Ovide YENCESSE was born in 1869 in Dijon. After having worked as a goldsmith, he entered the “Ecole des Beaux Arts” as a pupil in his hometown; then, to complete his qualification, he came to Paris and was a pupil at the “Ecole de Beaux-Arts” under Thomas, Levillain and Ponscarme.

In 1893, he exhibited his works for the first time at the “Salon des Artistes Français”. His portrait of Claude Vachet, dating from 1892, gives us an idea of Ovide Yencesse’s ambitions at the time. The face and clothes are treated with an utmost concern for detail and the obvious desire to scrupulously reproduce the model.

At the 1896 “Salon”, he got noticed thanks to his very singularly conceived works. This conception had hardly changed until the last few years, without having added anything to the glory of the artist, to his particularity.

Loaded with honours and awards, Yencesse went back to Dijon, and is now running the school in which his first dreams had sprung.

Aside from his portraits, some of his works glorify religious sentiment; in others he inserts ancient subjects on the surface (perhaps under the influence of Levillain)

Yencesse also enjoyed recording various moments of humble life, and celebrating the joys of motherhood.

He took inspiration from those good old peasant women; either carrying a bundle of wood under their arm, or plodding along on their way to church; either churning the butter, or knitting at the fireplace. Representing them in their simplicity, kindness, roughness, he proved himself to be an exceptional observer.

Very often he outlines a suitable setting in the background, which gives these medals the appearance of little paintings, of which the meaning can easily be understood by all.

When drawing inspiration from mothers and children, Ovide Yencesse made us realise the whole scope of his sensitivity. His close relatives were his models, and can easily be recognised, but he was less interested in making portraits than in composing small scenes of amazing sweetness.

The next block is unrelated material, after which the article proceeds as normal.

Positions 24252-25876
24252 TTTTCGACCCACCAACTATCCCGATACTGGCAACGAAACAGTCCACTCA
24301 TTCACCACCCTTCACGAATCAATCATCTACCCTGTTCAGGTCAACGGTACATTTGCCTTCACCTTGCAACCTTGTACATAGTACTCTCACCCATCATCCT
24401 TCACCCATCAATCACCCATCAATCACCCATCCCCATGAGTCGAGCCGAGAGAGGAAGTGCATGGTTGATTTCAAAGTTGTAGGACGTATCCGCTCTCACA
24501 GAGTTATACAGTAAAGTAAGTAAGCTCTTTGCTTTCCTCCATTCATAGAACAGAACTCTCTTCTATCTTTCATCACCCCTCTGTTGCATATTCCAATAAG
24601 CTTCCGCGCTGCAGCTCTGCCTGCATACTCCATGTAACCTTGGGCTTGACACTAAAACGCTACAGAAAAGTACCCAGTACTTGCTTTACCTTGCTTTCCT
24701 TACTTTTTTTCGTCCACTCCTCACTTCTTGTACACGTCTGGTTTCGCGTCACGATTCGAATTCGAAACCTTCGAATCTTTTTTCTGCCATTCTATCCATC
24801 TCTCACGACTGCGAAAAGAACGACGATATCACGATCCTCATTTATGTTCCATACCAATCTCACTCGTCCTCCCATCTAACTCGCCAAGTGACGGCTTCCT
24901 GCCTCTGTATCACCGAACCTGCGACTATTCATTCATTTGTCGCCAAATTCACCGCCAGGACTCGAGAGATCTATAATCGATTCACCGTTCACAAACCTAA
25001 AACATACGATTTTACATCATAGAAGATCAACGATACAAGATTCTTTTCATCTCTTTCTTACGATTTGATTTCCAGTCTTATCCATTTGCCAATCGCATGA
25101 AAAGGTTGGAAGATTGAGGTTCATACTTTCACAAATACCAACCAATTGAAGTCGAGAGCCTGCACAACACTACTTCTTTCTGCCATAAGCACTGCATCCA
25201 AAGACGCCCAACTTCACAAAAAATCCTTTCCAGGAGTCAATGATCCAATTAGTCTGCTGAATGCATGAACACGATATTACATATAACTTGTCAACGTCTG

Yencesse originality doesn’t lie as much in his chosen subjects, as in the means with which he treats them. In his style, relief is very shallow, the different levels gently blend into each other, and with as little relief as possible, he tries to obtain as many coloured hues as possible. In his most typical works, the lines indicating the contours of figures and objects disappear. The masses merge, blend into the actual surface of the medal or tablet, as if emerging from a misty fog.

These technical processes, dangerous if used by inexperienced hands, with Yencesse become new means of expression. Would it have been possible in any other way to express as perfectly as he did the deep and soft tenderness of mother and child, or the spirituality of crucifixion? The parallel made between Yencesse and Carrière is quite obvious; it isn’t without reason that he has been called “the Carrière of Medals”. Actually, some of his works are reproductions of the painter’s works. But if Yencesse has managed to understand and translate Carrière, it is thanks to Ponscarme’s teaching; Ponscarme who was the first of our time (he died in 1903) to know how to blend the background with the pattern, lessen the relief, conceive masses devoid of meticulous detail.

Without shunning the artists who influenced him, Ovide Yencesse managed to create captivating works. Of all the medals makers who addressed their art in a more pictorial than sculptural spirit, nobody has done better than him, has ever given to flat relief such moving and subtle value.

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